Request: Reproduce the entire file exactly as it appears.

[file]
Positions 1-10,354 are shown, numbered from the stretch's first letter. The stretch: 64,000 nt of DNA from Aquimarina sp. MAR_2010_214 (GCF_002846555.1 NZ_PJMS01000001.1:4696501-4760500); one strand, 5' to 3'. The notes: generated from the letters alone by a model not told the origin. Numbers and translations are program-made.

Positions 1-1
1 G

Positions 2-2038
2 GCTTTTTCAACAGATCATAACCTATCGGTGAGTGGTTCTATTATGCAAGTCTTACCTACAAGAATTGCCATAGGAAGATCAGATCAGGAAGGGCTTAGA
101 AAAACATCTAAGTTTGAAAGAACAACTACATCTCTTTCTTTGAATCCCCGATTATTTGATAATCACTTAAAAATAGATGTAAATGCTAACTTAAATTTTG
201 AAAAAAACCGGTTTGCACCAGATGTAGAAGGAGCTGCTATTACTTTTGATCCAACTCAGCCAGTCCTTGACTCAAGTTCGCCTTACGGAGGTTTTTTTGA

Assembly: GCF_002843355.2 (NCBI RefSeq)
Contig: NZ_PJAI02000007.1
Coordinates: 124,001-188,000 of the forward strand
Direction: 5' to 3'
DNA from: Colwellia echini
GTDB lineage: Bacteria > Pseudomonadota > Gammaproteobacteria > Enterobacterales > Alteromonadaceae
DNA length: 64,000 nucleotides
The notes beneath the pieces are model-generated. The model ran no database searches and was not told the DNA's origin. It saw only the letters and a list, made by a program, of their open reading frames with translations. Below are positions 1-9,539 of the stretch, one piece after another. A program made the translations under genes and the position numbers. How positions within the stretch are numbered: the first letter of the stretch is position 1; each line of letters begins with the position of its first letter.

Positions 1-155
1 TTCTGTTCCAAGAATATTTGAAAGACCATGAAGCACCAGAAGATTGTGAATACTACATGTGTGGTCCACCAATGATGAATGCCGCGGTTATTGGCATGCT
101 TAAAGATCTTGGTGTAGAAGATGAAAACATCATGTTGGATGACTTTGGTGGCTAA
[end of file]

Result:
Positions 1-10,354 are shown, numbered from the stretch's first letter. The stretch: 64,000 nt of DNA from Aquimarina sp. MAR_2010_214 (GCF_002846555.1 NZ_PJMS01000001.1:4696501-4760500); one strand, 5' to 3'. The notes: generated from the letters alone by a model not told the origin. Numbers and translations are program-made.

Positions 1-1
1 G

Positions 2-2038
2 GCTTTTTCAACAGATCATAACCTATCGGTGAGTGGTTCTATTATGCAAGTCTTACCTACAAGAATTGCCATAGGAAGATCAGATCAGGAAGGGCTTAGA
101 AAAACATCTAAGTTTGAAAGAACAACTACATCTCTTTCTTTGAATCCCCGATTATTTGATAATCACTTAAAAATAGATGTAAATGCTAACTTAAATTTTG
201 AAAAAAACCGGTTTGCACCAGATGTAGAAGGAGCTGCTATTACTTTTGATCCAACTCAGCCAGTCCTTGACTCAAGTTCGCCTTACGGAGGTTTTTTTGA

Assembly: GCF_002843355.2 (NCBI RefSeq)
Contig: NZ_PJAI02000007.1
Coordinates: 124,001-188,000 of the forward strand
Direction: 5' to 3'
DNA from: Colwellia echini
GTDB lineage: Bacteria > Pseudomonadota > Gammaproteobacteria > Enterobacterales > Alteromonadaceae
DNA length: 64,000 nucleotides
The notes beneath the pieces are model-generated. The model ran no database searches and was not told the DNA's origin. It saw only the letters and a list, made by a program, of their open reading frames with translations. Below are positions 1-9,539 of the stretch, one piece after another. A program made the translations under genes and the position numbers. How positions within the stretch are numbered: the first letter of the stretch is position 1; each line of letters begins with the position of its first letter.

Positions 1-155
1 TTCTGTTCCAAGAATATTTGAAAGACCATGAAGCACCAGAAGATTGTGAATACTACATGTGTGGTCCACCAATGATGAATGCCGCGGTTATTGGCATGCT
101 TAAAGATCTTGGTGTAGAAGATGAAAACATCATGTTGGATGACTTTGGTGGCTAA